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Thank you, Bill. Let's begin with an update on bemarituzumab, our FGFR2b monoclonal antibody, which is under evaluation in the FIGHT trial, a Phase III front-line gastric cancer trial. As communicated previously, we've paused enrollment at approximately 150 patients pending the occurrence of a sufficient number of events, which will trigger a futility analysis. Based on the current event rate, we expect the necessary number of futility events to occur in mid-2020. Moving forward, we expect to resume enrollment in the FIGHT trial, only if the trial passes a futility analysis and Five Prime enters into a collaboration or licensing agreement with a partner that can fund all of the remaining development and commercialization costs. We remain optimistic that bema has the potential to benefit patients with gastric and gastroesophageal cancer and that the study will pass futility. However, in the context of prudent planning, we're considering alternatives for the bema program in the event that we pass futility, but are unable to secure a partner. For example, one possibility might be converting the FIGHT trial to a randomized Phase II, which would generate data that could be shared publicly and, thereby, inform discussions with potential partners in order to catalyze a business development transaction.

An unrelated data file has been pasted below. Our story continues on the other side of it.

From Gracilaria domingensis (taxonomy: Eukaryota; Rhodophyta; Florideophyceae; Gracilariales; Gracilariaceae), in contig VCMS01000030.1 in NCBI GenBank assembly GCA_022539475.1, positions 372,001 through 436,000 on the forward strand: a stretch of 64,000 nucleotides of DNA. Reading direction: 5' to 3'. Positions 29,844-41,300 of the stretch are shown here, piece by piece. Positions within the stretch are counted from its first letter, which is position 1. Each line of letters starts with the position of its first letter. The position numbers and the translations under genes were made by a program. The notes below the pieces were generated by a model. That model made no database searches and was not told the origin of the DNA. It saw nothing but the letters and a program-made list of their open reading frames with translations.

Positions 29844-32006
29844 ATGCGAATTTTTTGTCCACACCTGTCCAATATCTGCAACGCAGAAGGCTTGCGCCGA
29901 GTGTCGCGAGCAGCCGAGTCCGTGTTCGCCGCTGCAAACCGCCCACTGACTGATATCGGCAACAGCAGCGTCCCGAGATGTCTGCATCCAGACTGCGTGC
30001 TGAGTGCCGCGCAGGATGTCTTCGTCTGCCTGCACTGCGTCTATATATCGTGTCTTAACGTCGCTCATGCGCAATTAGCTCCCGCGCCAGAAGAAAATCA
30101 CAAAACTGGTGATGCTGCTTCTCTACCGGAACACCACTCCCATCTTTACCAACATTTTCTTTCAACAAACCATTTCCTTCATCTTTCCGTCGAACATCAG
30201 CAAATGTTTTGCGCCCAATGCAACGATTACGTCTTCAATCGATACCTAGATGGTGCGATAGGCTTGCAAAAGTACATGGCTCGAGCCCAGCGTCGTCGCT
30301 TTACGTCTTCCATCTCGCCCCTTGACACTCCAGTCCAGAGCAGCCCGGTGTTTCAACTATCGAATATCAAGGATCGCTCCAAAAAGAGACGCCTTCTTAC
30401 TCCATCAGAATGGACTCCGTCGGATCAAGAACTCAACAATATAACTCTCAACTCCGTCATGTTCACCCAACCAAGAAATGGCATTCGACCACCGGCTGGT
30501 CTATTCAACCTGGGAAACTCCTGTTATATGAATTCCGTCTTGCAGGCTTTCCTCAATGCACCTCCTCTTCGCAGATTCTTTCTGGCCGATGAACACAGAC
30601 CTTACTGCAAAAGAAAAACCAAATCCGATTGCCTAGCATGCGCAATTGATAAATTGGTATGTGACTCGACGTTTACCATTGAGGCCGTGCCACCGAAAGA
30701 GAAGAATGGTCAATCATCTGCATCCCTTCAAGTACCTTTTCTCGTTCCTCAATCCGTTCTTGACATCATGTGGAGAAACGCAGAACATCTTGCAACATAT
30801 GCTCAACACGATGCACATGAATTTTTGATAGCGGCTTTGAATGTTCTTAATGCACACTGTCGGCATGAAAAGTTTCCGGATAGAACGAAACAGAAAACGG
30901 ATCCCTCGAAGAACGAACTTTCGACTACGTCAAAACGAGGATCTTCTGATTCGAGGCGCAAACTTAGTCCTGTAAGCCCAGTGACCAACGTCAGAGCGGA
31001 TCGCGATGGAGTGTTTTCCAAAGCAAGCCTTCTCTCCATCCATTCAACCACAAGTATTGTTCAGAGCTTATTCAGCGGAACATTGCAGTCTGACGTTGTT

Moving on to FPA150, which is our monoclonal antibody targeting tumors that overexpress B7-H4, the trial remains on track to generate data by mid-2020 from the Phase I combination of FPA150 and pembrolizumab in a cohort of patients with B7-H4 overexpressing ovarian cancer. Last year at ASCO and at ESMO, we presented safety and preliminary efficacy data from the Phase Ia/Ib clinical trial of FPA150, showing that it is well tolerated in both monotherapy and in combination with pembro. We reported 2 confirmed monotherapy responses in ovarian cancer, but this is a response rate that is not sufficient for Five Prime to move forward in developing the compound as a single agent.